Lax Film Review: Maryland/Notre Dame


Apr 19, 2014; South Bend, IN, USA; Maryland Terrapins midfielder Henry West (38) celebrates after a goal in the first quarter against the Notre Dame Fighting Irish at Arlotta Stadium. Mandatory Credit: Matt Cashore-USA TODAY Sports

Maryland’s performance against Notre Dame this past Saturday netted the Terps the ACC regular season title and the top seed in this weekend’s conference tournament. With the Fighting Irish being the opponent once again in the semifinals, I thought Saturday’s contest was worth a second viewing. Below are some key aspects of the game that played into the overall outcome. I’ll have a game preview of Friday evening’s matchup at PPL Park later in the week.

  • Success at the “X”: One of Maryland’s biggest strength lies at the face-off circle. Midfielder Charlie Raffa won a season best 20-of-24 faceoffs just a week after winning 15-of-21 against Johns Hopkins. Raffa’s dominance was evident from the opening whistle on Saturday afternoon. The fact that Notre Dame was only able to win four face-offs in a game with this many goals speaks volumes of Raffa’s importance for the Terrapins. Raffa was rewarded for his efforts with being named the ACC’s Defensive Player of the Week.
  • Patience: From the opening whistle against Johns Hopkins the week prior, Maryland seemed to be forcing things offensively. The Terps took the first available shot and even forced ones that weren’t there. That led to an early deficit and became one that ultimately they couldn’t recover from. It was a complete flip of the script against the Fighting Irish. Maryland scored on their opening two possessions thanks to precise passing and being extremely patient. This was especially evident on Maryland’s second goal in which freshman Connor Cannizzaro had a short stick defender all over him and still remained calm. He felt the pressure of the double team and was able to find a wide open Mike Chanenchuk in the paint and in turn, Chanenchuk potted a goal on a beautifully timed high shot. The Terps also used the area behind the net to their advantage. In the second half, freshman Matt Rambo was able to do just that. Rambo had just a single defender on him, who was a short stick, and was able to duck in front for the easy tally. Maryland was just waiting for their opportunity to take a high percentage shot, no matter where they were on the field.
  • Emergence of Henry West: When you think of Maryland’s offensive firepower, the likes of Chanenchuk and the freshmen duo of Cannizzaro and Rambo come to mind. However, West is showing that he has a great deal of talent to bring to the Maryland offensive attack. The former Under Armour High School All-American only saw action in nine games as a freshman at Cornell. The change of scenery has done wonders for West, who has 21 points (14 goals & 7 assists) entering the ACC tournament. In Saturday’s game, West found himself with the ball and was covered by a single defender that was not giving him much room to breathe. The Connecticut native spun away from the defender and found the back of the cage on a perfectly-timed jump shot. “Henry West is slowly but surely becoming one of the surprise players in all of college lacrosse,” ESPNU lacrosse analyst Paul Carcaterra said. “He is stepping up bigtime. We saw him against Virginia when he had three goals and two assists. I love this kid’s confidence. He feels the pressure and the rollback too. Such an outside shooter.”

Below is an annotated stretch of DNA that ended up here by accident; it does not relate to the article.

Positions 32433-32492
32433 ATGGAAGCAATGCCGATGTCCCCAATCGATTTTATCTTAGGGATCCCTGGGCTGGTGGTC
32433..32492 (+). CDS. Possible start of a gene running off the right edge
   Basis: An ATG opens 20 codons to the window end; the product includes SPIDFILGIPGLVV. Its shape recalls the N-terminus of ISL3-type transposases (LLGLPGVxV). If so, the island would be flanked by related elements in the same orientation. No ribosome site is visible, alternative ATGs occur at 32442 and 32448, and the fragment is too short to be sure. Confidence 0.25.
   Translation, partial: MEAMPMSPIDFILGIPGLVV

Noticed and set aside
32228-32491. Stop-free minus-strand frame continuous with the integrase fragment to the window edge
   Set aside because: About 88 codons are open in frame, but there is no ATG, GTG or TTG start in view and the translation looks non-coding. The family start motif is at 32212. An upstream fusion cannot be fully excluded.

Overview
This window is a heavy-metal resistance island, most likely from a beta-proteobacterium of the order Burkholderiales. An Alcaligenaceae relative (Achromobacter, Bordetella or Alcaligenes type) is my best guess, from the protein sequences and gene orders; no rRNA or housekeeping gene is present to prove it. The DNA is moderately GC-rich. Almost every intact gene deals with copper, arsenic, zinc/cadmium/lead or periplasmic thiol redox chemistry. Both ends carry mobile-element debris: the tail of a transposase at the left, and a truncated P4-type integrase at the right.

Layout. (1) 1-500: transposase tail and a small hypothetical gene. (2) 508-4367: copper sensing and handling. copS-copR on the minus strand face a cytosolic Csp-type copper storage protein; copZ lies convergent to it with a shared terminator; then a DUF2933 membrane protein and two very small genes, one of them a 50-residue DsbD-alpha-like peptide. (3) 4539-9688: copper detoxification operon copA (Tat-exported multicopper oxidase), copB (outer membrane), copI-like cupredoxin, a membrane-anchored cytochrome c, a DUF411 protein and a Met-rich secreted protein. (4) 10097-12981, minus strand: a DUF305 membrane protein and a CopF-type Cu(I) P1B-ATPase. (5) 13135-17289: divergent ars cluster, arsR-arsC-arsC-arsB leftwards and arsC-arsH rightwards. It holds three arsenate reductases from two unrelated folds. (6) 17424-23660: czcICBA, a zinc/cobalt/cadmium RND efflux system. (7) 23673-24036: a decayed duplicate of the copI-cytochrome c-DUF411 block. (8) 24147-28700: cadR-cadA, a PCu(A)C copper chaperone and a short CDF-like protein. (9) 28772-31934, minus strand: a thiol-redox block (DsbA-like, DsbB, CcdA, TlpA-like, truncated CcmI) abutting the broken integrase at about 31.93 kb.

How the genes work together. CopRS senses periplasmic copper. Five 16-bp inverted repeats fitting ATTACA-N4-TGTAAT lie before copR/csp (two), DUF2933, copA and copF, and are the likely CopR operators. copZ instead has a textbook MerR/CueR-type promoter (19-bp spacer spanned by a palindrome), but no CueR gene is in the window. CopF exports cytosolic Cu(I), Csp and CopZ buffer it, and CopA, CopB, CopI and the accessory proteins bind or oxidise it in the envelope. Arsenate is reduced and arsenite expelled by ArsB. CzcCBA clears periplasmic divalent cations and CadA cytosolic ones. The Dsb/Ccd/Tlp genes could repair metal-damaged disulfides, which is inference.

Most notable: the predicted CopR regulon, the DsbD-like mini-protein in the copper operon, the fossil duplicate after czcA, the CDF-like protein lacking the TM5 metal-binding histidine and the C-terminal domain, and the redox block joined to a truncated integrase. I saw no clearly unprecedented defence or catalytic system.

• Matt Kavanagh creates so many match-up problems: Notre Dame’s star player is an absolute handful on the offensive end. The Terps had to double Kavanagh early in many possessions and a prime example is the Irish’s opening possession. Kavanagh had the ball behind the cage and remained patient, despite two defenders in his general area. Even though Conor Doyle’s goal didn’t occur right after the double team, Maryland was still scrambling to get back to their natural positions and ultimately weren’t set when Doyle scored. Kavanagh is not afraid to hold the ball around the net and wait for a mismatch to develop, where he can pick apart any team.
  • Maryland goes as far as Mike Chanenchuk takes them: In years past, it’s been players like Joe Cummings, Owen Blye, and the Bernhardt brothers leading the charge for the Terps. With this being his senior year, it’s Chanenchuk’s turn to lead the charge. As it’s been all season, Chanenchuk showed how talented of a player he is. On nearly every possession, the offense runs through Chanenchuk and his teammates are always looking to find him. His first goal, courtesy of a phenomenal pass from Cannizzaro, was a thing of beauty. The Princeton transfer has an absolute cannon and is capable of scoring from anywhere on the field. Chanenchuk’s hat trick on Saturday proved to be the difference.